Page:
Direct marketing attempts to compress these elements to lead to a direct sale without using any intermediary. As described earlier, India is a different marketplace, but a competitive one at that. The social patterns, cultural heritage, literacy rate, economy, language, changing Indian customer, the mix of an urban/rural market, along with the basic infrastructure to support the offer/delivery/payments, as well as the legal system, are some of the important areas the international marketer must beware of. Above all, the products and services need to be “Indianised. In the metro areas the public respond quickly – by phone, fax, response card or coupon. They are always open to new ideas and try their best to take advantage of the offer/scheme/payment terms. In some regions where there is a dominance of a particular language-based population, communication in that particular language will produce better response. Most Indians have access to Hindi, the national language. Since most of the people in India still live in joint families, sometimes comprised of three generations, the cost per target is low. Further, people in India do not change their residences often, resulting in a high deliverability rate.

The post person and the system both are well-equipped to deliver the mails addressed in different languages. Telemarketing poses some areas of concern. Though it is doing well in metros and major cities across the country for consumer products and services, it will be a long time before it is accepted as means of reaching customers. Telephone answering machines are not as prevalent in India because of the joint family social system – there is usually someone to receive calls. The basic problem is one of language. Apart from English, there are many languages spoken.

If the person who receives the phone call is not comfortable with the language, the caller will never get a logical response. Due to the social and cultural patterns of Indian society, housewives generally are reluctant to talk in detail to someone unknown on the phone. People in India dislike receiving calls early in the morning, late evenings and on Sundays and other holidays. The acceptance of items ordered verbally on the phone, paying on delivery or paying by credit card by phone is not making its way through the Indian market. In the business environment, it is the same as everywhere in the world.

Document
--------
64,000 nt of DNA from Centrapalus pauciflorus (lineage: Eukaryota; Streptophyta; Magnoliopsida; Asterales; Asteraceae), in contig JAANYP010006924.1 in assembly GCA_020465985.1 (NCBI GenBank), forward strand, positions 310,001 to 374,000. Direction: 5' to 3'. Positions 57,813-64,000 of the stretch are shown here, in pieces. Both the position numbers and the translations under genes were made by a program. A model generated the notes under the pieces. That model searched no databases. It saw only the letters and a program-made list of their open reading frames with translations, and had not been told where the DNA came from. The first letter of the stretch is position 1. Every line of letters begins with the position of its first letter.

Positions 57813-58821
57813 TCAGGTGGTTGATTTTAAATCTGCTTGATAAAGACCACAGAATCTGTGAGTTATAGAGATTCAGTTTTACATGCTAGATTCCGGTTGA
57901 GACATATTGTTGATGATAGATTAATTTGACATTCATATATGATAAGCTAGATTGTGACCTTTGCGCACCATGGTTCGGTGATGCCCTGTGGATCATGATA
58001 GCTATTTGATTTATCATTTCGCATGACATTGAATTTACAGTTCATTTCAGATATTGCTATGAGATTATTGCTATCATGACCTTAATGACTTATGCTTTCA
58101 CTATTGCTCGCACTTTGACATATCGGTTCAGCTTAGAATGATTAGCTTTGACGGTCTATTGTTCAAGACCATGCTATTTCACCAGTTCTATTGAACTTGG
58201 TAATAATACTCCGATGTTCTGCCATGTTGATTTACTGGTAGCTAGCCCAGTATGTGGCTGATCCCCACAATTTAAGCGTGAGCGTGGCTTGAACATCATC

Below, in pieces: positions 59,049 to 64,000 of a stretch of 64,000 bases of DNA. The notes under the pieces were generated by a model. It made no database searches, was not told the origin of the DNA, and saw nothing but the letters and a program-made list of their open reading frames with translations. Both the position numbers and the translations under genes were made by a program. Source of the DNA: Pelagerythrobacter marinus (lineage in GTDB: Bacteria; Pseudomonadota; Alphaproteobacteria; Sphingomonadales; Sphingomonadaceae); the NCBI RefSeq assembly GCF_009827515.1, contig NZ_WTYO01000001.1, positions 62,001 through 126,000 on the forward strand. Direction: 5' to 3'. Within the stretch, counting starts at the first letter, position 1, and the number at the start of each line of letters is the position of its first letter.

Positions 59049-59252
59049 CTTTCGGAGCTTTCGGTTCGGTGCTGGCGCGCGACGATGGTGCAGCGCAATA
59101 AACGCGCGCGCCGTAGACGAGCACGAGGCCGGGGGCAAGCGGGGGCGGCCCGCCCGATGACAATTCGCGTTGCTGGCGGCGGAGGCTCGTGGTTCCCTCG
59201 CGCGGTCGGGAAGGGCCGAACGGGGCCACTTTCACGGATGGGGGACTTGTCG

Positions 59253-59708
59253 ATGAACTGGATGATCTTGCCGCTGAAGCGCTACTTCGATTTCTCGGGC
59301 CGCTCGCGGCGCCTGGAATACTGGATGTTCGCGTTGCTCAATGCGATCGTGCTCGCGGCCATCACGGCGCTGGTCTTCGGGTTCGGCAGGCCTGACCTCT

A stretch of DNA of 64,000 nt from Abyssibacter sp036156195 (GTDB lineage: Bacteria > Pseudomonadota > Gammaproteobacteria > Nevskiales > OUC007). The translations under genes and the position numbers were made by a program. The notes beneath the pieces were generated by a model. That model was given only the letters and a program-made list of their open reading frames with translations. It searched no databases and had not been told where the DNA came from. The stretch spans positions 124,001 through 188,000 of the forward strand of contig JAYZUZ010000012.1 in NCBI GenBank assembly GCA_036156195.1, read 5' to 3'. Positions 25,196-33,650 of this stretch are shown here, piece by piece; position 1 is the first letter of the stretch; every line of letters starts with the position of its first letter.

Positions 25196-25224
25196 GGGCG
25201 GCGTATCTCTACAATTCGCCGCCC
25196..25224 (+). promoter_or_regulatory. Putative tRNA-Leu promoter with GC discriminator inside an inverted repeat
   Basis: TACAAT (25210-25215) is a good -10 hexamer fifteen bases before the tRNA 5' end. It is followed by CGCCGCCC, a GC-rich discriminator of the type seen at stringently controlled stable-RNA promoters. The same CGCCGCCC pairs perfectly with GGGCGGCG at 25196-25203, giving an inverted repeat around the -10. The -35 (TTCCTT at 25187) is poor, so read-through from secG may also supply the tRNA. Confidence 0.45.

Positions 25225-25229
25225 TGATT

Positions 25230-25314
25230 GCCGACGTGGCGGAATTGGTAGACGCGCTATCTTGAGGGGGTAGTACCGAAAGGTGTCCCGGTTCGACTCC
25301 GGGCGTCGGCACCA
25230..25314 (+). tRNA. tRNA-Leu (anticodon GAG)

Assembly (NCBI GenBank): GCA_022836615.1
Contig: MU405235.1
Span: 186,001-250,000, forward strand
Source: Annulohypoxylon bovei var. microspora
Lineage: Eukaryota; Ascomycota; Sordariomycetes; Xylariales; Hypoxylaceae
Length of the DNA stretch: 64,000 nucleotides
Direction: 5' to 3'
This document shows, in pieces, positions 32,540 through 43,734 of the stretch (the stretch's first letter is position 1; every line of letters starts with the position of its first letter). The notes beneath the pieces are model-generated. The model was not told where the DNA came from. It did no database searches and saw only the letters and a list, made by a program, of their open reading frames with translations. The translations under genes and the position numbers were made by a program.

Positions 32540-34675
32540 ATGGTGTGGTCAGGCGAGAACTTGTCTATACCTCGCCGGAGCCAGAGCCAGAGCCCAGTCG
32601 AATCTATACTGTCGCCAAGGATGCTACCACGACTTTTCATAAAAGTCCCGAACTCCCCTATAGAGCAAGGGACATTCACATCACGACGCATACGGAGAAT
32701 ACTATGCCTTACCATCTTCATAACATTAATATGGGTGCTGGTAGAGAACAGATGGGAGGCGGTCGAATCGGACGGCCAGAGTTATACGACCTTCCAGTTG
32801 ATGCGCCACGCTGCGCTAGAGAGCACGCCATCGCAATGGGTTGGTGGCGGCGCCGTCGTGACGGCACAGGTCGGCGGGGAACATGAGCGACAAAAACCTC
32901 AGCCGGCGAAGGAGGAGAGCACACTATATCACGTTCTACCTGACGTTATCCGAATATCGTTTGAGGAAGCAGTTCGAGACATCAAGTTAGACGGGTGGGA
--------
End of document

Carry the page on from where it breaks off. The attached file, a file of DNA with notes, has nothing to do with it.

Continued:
The language, time, purpose, frequency and attitude make the difference. Direct response television and teleshopping will do well from interior and semi-urban locations. Since products that people see via television, movies anti magazines are not available where they live, they now can order the product from a teleshopping network. Here, the delivery will be on receipt and on clearance of payment basis. This may take around eight to 10 days once one decides to buy and send the payment by demand draft or check. They will then receive the item(s) ordered, which could take another two weeks.

Some channels have started accepting payment on delivery. Few have opened the distribution outlets specifically for the items announced on television allowing for more accessibility. In the large cities it is estimated that the sales turnover will be a bit lower, since many more branded items are easily available. Mall order, for some of the same reasons highlighted above, will find it difficult to succeed in metros and large cities. The weather conditions are good enough year round for people to visit the stores and pick up the items they want. Credit card purchases for luxurious and gift items are minimal.

Often, people end up using the credit card as the “convenience card. ” Going out with the family or friends to shop is a pleasant social experience in India, and time is not at a premium like in the U. S. Many upscale shops and retail outlets accept payment by credit card, but still most purchases are paid in cash. In mail order, generally what you see is what you get, but sometimes that is not the case. Express delivery (within 24 hours or two days) is not always assured, and in case of a return there is a high amount of risk and minimal consumer protection.

The door-to-door sales method did remarkably well in India until recently. It was implemented without realizing the pros and cons of the system. As a result, residents started receiving many unsolicited visitors at their door. Issues of safety and security have complicated the method in both residential and commercial settings. Integrated direct marketing practices work well in metros and other cities for business-to-business marketing. The use of phone to generate inquiries (inbound or outbound), followed by sales visits or a mailing, is an accepted system of approaching customers.

Fax broadcasting is often used for event marketing and announcing special offers. For rural areas, television is the most important medium of passing on information. Meals (fairs) offer one-to-one marketing opportunity by sampling, free distribution of samples, demonstrations, limited period exchange offers, etc. Overall, DRTV and mail order are good propositions in the smaller cities and towns. India provides immense opportunity for all kinds of marketing. Its large and diverse population, along with its value system may create not only a challenge, but a wealth of untapped marketing potential.